Even though sunlight appears white to the naked eye, it consists of a mixture of several colors. Inside the iris of the human eyeball, molecules of the stroma have a special structure that scatters light in a way that makes the iris appear blue. The main reason for this is that blue light has a shorter wavelength than most of the other components of white light. Hence, it is scattered more as it interacts with molecules of the stroma.
The color in blue eyes is not entirely structural. People with green eyes have a bit more melanin than people with blue eyes. The slightly higher melanin concentration combines with the structural blue color to makes the iris look green. In brown eyes, there is more than enough melanin to completely mask the blue color. So would all be blue-eyed if everyone had a relatively low amount of melanin.
- Scattering of light in the stroma + Some melanin = Green color
- Varying amounts of melanin = Different shades of green
What Color Is Hazel Eyes?
The effect of Rayleigh scattering coupled with a higher melanin concentration around the pupils gives hazel eyes their characteristic brown-to-green color. All hazel eyes basically have some combination of two distinct colors when viewed under normal lighting—brown/gold and green coloring. The magnitude of the brown color varies from person to person and is directly proportional to the amount of melanin in the iris. Hazel eyes may have a yellowish-brown, dark brown, or amber-brown surrounding the pupil.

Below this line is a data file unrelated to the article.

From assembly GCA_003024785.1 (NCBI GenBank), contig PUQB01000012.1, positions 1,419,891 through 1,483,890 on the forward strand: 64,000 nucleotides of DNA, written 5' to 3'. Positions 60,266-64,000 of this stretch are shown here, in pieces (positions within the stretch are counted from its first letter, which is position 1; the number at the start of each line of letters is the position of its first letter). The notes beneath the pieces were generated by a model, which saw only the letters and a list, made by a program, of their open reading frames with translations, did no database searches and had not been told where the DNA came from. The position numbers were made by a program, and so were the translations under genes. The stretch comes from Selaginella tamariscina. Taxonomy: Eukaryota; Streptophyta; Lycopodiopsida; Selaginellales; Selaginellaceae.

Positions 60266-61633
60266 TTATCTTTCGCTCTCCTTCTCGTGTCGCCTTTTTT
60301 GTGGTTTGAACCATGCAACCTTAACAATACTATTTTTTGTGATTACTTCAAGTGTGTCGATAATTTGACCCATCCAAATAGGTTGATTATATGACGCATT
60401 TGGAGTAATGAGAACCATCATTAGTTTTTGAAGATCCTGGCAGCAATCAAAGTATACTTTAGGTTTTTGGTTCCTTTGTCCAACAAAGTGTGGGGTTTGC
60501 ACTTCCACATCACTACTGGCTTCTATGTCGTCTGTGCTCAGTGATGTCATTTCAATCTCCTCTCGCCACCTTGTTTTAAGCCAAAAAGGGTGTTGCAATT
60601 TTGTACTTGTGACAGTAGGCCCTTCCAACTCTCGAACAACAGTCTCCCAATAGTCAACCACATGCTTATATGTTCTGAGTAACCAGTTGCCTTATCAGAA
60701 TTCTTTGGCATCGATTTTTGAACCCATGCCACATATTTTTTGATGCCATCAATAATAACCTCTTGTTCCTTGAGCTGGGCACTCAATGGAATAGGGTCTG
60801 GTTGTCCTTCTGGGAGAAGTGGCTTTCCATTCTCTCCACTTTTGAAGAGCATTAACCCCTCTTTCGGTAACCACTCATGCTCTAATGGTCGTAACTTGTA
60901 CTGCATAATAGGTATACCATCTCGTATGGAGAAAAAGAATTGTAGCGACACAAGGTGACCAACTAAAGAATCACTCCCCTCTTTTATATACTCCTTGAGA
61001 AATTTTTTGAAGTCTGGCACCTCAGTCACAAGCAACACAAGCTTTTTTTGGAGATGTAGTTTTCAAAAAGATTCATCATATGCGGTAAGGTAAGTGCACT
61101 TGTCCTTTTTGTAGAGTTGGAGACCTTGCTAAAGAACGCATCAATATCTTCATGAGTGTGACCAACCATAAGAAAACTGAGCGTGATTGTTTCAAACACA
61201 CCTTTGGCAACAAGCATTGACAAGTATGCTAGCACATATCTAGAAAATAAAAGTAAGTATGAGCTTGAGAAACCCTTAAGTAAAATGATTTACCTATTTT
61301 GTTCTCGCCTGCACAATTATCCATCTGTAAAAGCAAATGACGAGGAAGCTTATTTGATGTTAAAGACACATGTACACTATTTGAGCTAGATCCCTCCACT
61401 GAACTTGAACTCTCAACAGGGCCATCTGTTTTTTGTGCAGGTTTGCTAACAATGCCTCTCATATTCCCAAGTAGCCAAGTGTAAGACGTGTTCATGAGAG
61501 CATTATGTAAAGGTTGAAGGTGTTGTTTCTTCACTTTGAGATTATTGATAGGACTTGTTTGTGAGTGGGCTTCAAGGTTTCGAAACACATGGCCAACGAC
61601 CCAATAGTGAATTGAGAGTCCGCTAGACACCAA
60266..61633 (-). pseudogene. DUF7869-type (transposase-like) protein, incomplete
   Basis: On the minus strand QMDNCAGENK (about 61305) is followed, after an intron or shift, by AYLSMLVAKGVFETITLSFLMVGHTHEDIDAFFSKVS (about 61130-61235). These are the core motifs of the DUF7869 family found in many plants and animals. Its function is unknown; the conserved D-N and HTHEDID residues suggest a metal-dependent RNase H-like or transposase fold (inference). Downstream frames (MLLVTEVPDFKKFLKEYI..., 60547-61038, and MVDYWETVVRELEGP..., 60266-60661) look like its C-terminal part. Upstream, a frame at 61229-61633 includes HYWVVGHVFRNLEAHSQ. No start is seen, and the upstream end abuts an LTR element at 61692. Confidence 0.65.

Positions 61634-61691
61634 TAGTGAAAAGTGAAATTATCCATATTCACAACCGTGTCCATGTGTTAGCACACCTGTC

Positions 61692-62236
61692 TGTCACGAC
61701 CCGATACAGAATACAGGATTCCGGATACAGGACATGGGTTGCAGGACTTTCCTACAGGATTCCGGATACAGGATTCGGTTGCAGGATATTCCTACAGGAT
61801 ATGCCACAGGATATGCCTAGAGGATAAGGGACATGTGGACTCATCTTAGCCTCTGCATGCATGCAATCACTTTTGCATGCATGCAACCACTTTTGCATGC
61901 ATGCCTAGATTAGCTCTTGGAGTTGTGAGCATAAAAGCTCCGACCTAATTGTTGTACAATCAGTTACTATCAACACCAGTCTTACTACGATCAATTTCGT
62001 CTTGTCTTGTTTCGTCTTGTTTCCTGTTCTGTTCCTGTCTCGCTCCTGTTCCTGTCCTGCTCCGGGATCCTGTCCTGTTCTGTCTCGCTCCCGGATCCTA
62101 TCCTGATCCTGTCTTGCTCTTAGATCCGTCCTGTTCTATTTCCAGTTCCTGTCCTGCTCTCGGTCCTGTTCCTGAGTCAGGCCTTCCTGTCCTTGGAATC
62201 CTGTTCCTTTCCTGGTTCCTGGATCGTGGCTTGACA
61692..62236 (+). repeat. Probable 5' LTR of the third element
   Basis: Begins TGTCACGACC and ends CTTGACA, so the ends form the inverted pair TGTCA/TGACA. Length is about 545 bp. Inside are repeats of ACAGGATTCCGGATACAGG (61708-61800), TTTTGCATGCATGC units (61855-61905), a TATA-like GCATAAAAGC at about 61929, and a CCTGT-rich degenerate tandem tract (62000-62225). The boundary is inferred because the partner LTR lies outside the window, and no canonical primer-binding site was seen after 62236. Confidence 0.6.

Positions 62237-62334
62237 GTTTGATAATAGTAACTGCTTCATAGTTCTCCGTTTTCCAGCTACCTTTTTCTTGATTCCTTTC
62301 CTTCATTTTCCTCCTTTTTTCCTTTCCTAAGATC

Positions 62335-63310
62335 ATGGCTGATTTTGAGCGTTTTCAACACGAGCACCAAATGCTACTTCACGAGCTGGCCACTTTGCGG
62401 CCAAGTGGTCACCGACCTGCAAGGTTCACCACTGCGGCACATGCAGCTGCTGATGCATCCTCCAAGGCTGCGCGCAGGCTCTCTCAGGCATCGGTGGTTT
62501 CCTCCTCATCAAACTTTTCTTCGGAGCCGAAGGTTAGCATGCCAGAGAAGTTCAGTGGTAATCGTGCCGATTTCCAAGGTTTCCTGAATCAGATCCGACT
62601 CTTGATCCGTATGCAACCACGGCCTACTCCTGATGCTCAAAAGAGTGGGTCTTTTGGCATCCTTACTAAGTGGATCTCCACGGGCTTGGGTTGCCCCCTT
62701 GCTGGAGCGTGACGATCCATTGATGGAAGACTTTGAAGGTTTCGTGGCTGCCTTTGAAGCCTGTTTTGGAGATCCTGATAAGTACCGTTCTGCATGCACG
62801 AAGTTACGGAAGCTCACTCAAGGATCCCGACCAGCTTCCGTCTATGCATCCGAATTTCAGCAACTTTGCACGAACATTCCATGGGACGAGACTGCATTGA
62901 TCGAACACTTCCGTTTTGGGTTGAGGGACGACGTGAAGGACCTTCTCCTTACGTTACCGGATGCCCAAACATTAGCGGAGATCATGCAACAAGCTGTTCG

Some folks with hazel eyes observe shifts in their eye color between hazel and green or brown. This is usually caused by a change in environmental factors such as the amount of lighting in a room and the color of surrounding objects. This shift in eye color also depends on the ratio of brown-to-green in the iris. When green is more pronounced than brown, hazel eyes tend to be perceived as green in green lighting or in the presence of a bright green object in the surrounding—like a bright green party gown. On the other hand, when brown is more pronounced than green then hazel eyes may appear brown in the presence of a brown object in the surrounding.